Ice Watch London

Ice floe being lifted out of the water into the air

Two questions came up from the press after the launch of Ice Watch at Bloomberg HQ this morning: one was a tangled question to Mike Bloomberg about Trump, Brexit and London and climate change. The second was much more straightforward and directed at Olafur Eliasson, the quiet, thoughtful artist who has created Ice Watch: ‘What is the carbon footprint?’.

This was interesting. The last time we worked on Ice Watch was for the Paris edition to coincide with the COP21 international climate talks which, spectacularly, resulted in the Paris Agreement. Then public interest in the carbon footprint of the work was small. But since then, public awareness on climate has shifted dramatically. The IPCC Special Report published on 8th October highlights just how urgent climate action is, giving us just 12 years to almost halve current emissions in order to avoid more than 1.5 degrees of global warming. The shock waves of this, normally conservative, assessment are rippling beyond the usual shorelines. Carbon footprinting matters – not just because they enable us to reduce our impacts, but also because we have this monumental target of maintaining global temperatures below 1.5 degrees and everything counts. So does culture, the hammer – as Bertolt Brecht called art – in the toolbox of climate action, too often overlooked.

Julie’s Bicycle has been working with Studio Olafur Eliasson for the second time on the carbon footprint for Ice Watch. Ice Watch London 2018 is the third edition of Eliasson’s celebrated public artwork, where large blocks of glacial ice are brought to key global cities. Timed to coincide with COP24, the landmark global climate talks in Katowice, Ice Watch launches on 11th December 2018 at two London sites – one outside the Tate Modern in Bankside, and the other in the City of London outside Bloomberg’s European HQ.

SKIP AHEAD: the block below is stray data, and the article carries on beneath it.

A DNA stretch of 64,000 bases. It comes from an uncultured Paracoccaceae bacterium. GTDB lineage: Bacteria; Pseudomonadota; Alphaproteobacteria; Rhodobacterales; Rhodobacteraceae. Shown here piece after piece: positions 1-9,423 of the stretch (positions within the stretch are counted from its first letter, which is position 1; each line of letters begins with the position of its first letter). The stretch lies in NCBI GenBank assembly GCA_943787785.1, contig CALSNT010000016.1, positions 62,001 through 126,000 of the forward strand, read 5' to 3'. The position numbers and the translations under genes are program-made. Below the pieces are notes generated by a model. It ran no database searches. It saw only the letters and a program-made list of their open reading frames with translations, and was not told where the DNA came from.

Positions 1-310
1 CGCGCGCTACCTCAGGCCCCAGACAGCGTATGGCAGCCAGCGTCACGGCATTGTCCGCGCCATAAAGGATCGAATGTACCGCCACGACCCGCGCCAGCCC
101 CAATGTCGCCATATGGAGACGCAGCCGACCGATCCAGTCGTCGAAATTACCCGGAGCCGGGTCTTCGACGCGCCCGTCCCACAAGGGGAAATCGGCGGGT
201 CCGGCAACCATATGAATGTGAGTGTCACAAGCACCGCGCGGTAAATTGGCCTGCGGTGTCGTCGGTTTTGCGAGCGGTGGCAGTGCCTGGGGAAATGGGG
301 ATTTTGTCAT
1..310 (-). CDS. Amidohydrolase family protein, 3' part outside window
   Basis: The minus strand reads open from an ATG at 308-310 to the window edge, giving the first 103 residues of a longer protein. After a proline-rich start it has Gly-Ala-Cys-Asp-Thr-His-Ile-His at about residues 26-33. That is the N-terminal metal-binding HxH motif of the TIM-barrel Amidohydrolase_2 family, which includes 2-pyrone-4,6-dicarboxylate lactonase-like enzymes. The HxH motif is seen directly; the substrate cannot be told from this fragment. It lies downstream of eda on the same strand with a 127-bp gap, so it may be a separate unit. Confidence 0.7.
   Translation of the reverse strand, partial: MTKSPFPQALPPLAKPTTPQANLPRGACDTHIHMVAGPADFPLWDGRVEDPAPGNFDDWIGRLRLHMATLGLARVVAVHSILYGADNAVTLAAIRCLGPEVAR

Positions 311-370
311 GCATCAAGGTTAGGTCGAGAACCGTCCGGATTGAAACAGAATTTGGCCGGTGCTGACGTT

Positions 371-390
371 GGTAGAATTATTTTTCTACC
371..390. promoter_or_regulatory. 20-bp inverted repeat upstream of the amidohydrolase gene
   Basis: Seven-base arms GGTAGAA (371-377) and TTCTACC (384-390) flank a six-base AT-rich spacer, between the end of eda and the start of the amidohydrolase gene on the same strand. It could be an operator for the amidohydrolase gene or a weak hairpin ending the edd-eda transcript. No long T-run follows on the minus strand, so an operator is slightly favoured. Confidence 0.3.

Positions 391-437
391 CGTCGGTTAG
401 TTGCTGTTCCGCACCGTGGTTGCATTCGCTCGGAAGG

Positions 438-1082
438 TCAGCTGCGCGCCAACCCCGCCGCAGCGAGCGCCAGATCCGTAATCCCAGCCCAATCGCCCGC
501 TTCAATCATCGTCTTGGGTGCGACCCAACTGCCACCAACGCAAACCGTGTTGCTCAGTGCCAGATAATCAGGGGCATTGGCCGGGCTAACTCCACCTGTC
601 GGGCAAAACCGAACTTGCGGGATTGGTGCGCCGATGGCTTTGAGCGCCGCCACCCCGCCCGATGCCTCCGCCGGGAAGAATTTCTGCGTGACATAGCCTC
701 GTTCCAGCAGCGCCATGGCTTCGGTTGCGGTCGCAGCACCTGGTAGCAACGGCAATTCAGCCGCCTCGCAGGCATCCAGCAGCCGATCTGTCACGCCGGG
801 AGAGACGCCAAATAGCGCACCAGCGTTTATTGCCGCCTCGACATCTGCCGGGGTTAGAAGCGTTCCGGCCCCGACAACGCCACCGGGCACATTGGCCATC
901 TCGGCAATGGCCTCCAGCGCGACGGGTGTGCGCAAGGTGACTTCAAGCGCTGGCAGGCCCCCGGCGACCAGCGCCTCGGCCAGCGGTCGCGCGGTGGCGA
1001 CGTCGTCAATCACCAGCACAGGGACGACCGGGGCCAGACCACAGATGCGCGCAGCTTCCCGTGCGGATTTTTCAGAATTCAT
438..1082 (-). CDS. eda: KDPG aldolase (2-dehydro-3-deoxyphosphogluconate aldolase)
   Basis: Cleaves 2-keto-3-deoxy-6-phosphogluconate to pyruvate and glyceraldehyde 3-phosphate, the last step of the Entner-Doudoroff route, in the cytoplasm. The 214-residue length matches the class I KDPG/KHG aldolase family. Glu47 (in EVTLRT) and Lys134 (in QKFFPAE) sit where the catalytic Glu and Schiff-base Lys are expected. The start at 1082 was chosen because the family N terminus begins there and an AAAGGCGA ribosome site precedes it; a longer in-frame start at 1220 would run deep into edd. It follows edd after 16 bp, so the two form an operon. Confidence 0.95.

“It is clear that we have only a short period of time to limit the extreme effects of climate change. By enabling people to experience and actually touch the blocks of ice in this project, I hope we will connect people to their surroundings in a deeper way and inspire radical change. We must recognise that together we have the power to take individual actions and to push for systemic change. Let’s transform climate knowledge into climate action.” – Olafur Eliasson, artist

The work highlights the realities of climate change, bringing the public into close contact with the blocks of ice in a visually arresting experience. Physically touching and feeling the ice melt under their skin, the urgency and collective responsibility behind climate action is made tangible.

To understand the project’s environmental impacts, Julie’s Bicycle are calculating the Carbon Footprint for Ice Watch – which has been estimated prior to the start of the project and will be produced in full at the end of the project.

The ice blocks have been responsibly harvested as free-floating icebergs from a fjord outside Nuuk, Greenland, where the Greenland ice sheet loses 10,000 such blocks of ice per second throughout the year – sourcing these blocks of ice from the sea had negligible effect on the quantity of ice in Greenland.

A report on the carbon footprint of Ice Watch in Paris in 2015 is available for download in the press section of the Ice Watch website, alongside other resources.

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Banner Image: Harvesting ice at Nuuk Port and Harbour, Greenland. Photo: Kuupik V. Kleist/KVK Consult © 2018 Olafur Eliasson